• The proposal would allow credit for investments in CDFIs, regardless of their location.

ANHD appreciates the thought that went into this proposal and is still evaluating the potential impact.While there are so-called “CRA hot spots,” the need in some of those areas is still great. In New York City, for example, more than half of neighborhoods in the Bronx alone are high or extreme poverty areas. And the private investment leveraged throughout the City by the CRA is critical to the construction and preservation of affordable housing in high-cost cities like New York City, where nearly half of all families are rent-burdened, and half of those are severely rent burdened, paying over 50% of their income on rent. Thus, however assessment areas get redefined, it must increase – not reduce – the size of the pie so as to maintain or increase quality reinvestment where it is needed in high-need CRA hot spots.

Comprehensive Community Development Test: Rather than evaluating separately community development lending under the lending test and CRA-qualified investments and grants under the investment test, the Fed is proposing to:

  • create one community development test that evaluates loans and investments together; and
  • allow portions of loans from prior CRA periods to count on a CRA exam, as they do for outstanding portions of investments, in order to incentivize longer-term, patient capital.

Similar to the assessment area proposals, we believe this concept has merit; but we are still evaluating it and are eager to engage in the conversation. However the test is designed, the CRA must also strongly discourage any activities that lead to displacement. The CRA should give credit for loans and investments that stem the tide of displacement and penalize banks that demonstrate a business model or practices that contribute to the displacement of tenants, homeowners, or small businesses.

Tailoring: The Fed wants the flexibility to apply the CRA appropriately to banks of different sizes and business models. One part of this proposal is to allow online banks to create assessment areas based on where they do business. The Fed also appears to be proposing to eliminate the intermediate small bank (ISB) test and examine all banks under either the small bank test (only retail lending) or large bank test (retail and community development). We recognize the need for flexibility based on bank size and business model, but we caution against reducing the obligation for any banks. If more banks are designated as small banks, for example, that could dramatically decrease or eliminate the estimated $3 billion in annual community development financing by ISBs that currently have a community development test.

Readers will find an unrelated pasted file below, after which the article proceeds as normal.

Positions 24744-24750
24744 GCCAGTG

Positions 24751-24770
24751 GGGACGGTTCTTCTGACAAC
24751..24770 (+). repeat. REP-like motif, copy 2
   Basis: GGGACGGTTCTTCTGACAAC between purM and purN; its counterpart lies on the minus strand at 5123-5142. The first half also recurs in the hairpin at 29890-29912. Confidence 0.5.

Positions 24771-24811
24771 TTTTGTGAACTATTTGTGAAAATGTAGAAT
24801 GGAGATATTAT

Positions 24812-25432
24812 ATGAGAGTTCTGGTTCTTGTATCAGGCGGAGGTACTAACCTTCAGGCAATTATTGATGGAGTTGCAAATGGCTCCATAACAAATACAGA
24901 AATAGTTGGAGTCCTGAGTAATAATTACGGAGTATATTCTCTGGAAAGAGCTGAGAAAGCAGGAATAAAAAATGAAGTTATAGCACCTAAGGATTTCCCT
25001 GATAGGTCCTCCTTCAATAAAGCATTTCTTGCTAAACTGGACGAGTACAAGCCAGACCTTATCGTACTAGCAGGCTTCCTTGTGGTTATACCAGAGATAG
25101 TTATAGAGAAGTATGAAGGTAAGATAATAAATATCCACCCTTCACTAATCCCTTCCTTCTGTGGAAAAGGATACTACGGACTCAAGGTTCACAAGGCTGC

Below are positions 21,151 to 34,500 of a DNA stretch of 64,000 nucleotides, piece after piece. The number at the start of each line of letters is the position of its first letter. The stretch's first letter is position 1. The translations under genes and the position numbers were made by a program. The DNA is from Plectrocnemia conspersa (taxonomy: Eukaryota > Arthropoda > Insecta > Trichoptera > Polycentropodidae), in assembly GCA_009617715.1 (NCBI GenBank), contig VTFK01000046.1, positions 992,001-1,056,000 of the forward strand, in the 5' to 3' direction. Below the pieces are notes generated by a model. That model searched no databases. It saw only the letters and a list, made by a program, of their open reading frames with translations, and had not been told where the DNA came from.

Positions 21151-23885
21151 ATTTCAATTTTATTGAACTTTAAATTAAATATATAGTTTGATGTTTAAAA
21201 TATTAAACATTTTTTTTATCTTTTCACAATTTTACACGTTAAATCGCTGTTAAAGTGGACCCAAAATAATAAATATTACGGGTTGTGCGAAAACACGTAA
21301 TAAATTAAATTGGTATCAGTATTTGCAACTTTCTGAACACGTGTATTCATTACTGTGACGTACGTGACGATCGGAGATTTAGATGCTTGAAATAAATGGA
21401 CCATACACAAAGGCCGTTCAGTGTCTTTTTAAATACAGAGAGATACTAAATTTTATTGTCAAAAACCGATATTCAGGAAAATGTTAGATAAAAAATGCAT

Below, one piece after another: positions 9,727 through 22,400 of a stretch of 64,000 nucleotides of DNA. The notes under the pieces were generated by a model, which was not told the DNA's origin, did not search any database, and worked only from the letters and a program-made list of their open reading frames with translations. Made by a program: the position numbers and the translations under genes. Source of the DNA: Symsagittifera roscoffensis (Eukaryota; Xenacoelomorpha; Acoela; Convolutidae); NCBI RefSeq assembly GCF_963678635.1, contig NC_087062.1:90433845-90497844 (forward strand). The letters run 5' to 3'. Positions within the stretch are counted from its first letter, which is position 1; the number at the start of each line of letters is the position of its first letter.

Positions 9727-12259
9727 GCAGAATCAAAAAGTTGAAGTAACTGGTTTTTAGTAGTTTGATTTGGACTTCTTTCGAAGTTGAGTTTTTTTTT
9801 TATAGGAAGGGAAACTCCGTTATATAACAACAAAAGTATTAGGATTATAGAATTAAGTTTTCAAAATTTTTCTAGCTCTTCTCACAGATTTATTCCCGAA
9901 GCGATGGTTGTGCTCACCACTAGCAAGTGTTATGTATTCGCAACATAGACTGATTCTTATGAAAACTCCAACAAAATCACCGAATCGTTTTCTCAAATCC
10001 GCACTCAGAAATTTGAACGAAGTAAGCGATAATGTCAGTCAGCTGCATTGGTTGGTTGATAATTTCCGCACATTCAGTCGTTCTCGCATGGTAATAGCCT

Transparency, Consistency, Metrics: The Fed recognizes the need for more consistent CRA examinations among and within agencies. This means joint rulemaking, clear rules and guidance, and improved examiner training so the rules are applied consistently. They also recognize the need for additional metrics on examinations and improved public data so all stakeholders can evaluate CRA data and understand how the metrics are used to come to a final rating. We wholeheartedly support this proposal and are eager to engage in dialogue over the specific details of what is evaluated and made public.

We appreciate the thought that went into these proposals and the Fed’s openness to hearing feedback and engaging with communities in the process. ANHD and our members look forward to responding to the proposals in detail and engaging with regulators as they move forward in the process, ideally across all three agencies. We also encourage them to find ways to evaluate how CRA activities impact people and communities of color.


Let’s Continue the Conversation at Our #BuildCommunityPower Conference

We had the pleasure of having Governor Lael Brainard at our Annual Community Development Conference last year. This year, we’re excited to hear from John C. Williams, the 11th president and chief executive officer of the New York Fed.

Get your ticket today!



Stay Tuned for the 2018 State of New Reinvestment in NYC Report

Every year, we put out an annual analysis of local bank reinvestment activity and the impact of the CRA. This year’s report will be released at our Annual Conference. In the meantime, check out reports from the last eight years here and learn why this work is so important.